With a keen eye, some patience, and some scissors, you too can build a stylish and inexpensive nursing mother wardrobe.


Organizing the Chaos: Create a Baby binder.

When it comes to work, my files, projects, and papers are ordered and systemized with military precision…but I have to admit I’m not the most organized person on the homefront.

Besides, has anyone ever looked back at life and regretted not keeping a neater home (Hells no!) My philosophy is not to let life pass you by while you’re vacuuming (this is why I bought a Roomba). As a general rule I clean enough to keep a healthy and presentable home…but choose to live life rather than clean it. (Plus anytime I invite my mother over, she takes it upon herself to scrub, clean or dust anything she feels is sub-par – which is basically everything!) This used to drive me absolutely crazy. But when “Dr. Strangely-loves-to-clean” comes for a visit I’ve learnt to stop worrying and love the Mom.

Before Sweet Pea was born I knew things at home were going to get a little crazy so I decided to bring some of my work-life organization skills home. This included making a Baby Binder – a great way to keep all the baby’s papers, medial documents, schedules, recipes, keepsakes and thank-you card lists organized and close at hand.

In those sleep-deprived first weeks when you’ve got tons of hospital, doctor and government paperwork to deal with, gifts to keep track of, appointments to make and feedings to log, this binder comes in really handy!

What you’ll need:

A binder

Tab dividers (I used large ones for the major categories and smaller tabs to divide items within a category – see below) Here’s a great site for free tab and label printables

Sheet protectors (good for holding official docs, brochures or other items you want to keep in the binder)

Plastic ring binder envelopes or zip pockets (good for holding blank thank-you cards, vaccine books, keepsakes etc…)

Table of Contents:

Here is the table of contents I came up with for my binder – (I admit, a lot of this was overkill – but it will come in handy eventually) You can expand or contract this list to fit your own family’s needs. You can also take each section and make it into a series of smaller baby binders. To make things easy, I’ve included links to where I found free printables that you can use…I’ll also add free downloads of some of the sheets I created custom graphics for – feel free to use them for your own binders.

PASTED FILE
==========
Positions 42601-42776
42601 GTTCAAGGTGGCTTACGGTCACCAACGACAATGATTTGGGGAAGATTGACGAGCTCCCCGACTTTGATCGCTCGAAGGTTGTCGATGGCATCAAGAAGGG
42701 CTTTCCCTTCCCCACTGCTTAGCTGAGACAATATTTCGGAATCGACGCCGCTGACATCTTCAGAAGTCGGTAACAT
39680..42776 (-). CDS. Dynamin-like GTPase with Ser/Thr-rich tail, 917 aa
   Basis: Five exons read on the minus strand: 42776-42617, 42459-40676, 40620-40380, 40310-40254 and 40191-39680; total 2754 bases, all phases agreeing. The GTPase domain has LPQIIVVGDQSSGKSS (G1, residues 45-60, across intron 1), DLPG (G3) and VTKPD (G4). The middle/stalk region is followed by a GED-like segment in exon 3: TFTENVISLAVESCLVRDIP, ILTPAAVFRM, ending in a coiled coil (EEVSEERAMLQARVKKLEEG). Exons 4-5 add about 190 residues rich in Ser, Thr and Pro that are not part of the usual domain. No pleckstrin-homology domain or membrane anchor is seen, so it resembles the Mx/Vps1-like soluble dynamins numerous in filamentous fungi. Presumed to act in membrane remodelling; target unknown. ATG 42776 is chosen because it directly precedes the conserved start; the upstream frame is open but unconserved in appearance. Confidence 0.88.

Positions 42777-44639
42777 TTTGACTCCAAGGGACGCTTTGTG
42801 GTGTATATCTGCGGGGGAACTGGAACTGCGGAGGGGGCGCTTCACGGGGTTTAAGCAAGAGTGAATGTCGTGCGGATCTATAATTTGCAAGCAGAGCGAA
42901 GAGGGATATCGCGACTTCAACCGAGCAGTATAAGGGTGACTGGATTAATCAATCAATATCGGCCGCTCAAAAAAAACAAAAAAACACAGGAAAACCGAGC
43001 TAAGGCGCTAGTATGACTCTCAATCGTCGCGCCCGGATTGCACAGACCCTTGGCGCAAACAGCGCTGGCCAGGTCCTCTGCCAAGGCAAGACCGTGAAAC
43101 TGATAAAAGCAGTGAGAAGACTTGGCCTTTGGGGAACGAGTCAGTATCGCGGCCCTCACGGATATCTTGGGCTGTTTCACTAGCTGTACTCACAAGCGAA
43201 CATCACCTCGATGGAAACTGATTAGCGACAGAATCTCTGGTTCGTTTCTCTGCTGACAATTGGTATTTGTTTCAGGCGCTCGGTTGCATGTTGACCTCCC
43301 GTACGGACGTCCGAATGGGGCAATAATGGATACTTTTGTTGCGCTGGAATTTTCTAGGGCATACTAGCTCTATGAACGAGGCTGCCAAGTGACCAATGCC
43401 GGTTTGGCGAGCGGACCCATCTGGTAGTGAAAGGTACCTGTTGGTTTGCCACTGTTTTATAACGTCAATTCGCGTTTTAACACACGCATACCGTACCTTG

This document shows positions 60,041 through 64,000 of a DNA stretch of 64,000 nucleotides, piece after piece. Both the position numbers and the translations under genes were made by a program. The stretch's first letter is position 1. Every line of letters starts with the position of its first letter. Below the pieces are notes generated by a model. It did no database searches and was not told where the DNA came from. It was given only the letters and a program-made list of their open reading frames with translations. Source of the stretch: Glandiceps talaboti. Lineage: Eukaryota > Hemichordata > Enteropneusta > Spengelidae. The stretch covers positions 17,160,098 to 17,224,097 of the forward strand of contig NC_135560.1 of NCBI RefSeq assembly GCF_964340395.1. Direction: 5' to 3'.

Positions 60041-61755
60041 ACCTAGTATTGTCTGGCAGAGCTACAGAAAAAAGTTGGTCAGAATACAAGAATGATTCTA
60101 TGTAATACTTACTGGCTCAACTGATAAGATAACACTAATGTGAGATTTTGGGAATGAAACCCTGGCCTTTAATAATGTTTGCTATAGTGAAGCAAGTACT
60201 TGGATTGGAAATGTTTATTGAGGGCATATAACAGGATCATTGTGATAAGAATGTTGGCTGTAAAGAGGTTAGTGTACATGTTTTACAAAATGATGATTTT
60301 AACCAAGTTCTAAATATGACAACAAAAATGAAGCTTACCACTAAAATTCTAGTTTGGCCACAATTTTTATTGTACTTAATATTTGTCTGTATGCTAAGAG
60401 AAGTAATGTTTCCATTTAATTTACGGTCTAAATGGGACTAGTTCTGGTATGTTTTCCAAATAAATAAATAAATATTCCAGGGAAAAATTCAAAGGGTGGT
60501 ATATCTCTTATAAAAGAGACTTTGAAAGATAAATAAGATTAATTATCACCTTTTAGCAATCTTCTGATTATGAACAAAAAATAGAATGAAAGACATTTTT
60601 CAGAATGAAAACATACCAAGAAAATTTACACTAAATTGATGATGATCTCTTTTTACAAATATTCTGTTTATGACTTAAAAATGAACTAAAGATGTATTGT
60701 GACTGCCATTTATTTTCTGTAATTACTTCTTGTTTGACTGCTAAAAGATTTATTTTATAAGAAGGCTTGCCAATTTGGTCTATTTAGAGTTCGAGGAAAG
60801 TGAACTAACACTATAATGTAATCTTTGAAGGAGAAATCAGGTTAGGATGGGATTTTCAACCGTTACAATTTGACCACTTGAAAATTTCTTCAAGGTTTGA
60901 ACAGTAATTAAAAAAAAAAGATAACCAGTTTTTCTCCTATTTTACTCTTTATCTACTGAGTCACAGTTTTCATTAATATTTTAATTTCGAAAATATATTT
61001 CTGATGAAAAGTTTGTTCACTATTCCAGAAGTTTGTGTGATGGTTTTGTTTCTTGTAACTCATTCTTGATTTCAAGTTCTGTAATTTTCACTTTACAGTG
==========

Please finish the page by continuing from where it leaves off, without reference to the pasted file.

Contact Info: 
This section includes a series of lists such as: Emergency Contact Info (info-sante, poison control etc.), Family Contact Info and Babysitter Contact Information. Here are some free and stylish contact lists that you can fill out and print.

Baby Care Logs: 
This section includes things such as: A Baby Care tracker (We took this to the hospital with us and used religiously the first couple of weeks to track our baby’s eating, diapering and sleeping until Sweet Pea regained his birth weight.) You can also include items such as a Pumping Log and Solid Food Log for once you start introducing foods and need to take note of any allergies or adverse reactions to foods.

Medical Info: 
In this section I put things like my insurance information, Baby’s vaccine book, medicare card, Doctor’s visit log, Immunization/medical records, a growth tracker, tooth chart and medication log. (I take this section out of the binder and with me to all medical appointments)

You can find various medical log printables in these places:




Caregiver Info: 
This section won’t likely be needed until later – but it is a place for eventual babysitters or the daycare. In this section I added babysitter notes for us to put any info the sitter would need, While you were out notes for the caregiver to report anything back to us, baby favourites list where we can list songs, toys, food or activities Sweet Pea likes to make things easier for caregivers, a morning routine list and bedtime routine list.

Recipes: This section is pretty self-explanatory. I keep my crock pot freezer recipes here, baby food recipes for once Sweet Pea begins solids, and organic Baby Product Recipes here.

Baby travel: 
Here you can keep things like baby’s passport handy and well as packing checklists for the suitcase or diaper bag so you don’t forget anything vital when leaving home

Milestones and Keepsakes:
Here I placed a baby’s firsts log sheet to note when the little one hits certain milestones (sleeps through the nighs, turns over, takes first steps etc…) I also included a zip pocket for various keepsakes (hospital bracelets, first lock of hair, ultrasound pics etc…)

Important Docs:
Here you could put things like government docs (Social insurance card, Birth Certificate), Maternity leave documentation, or daycare wait list info.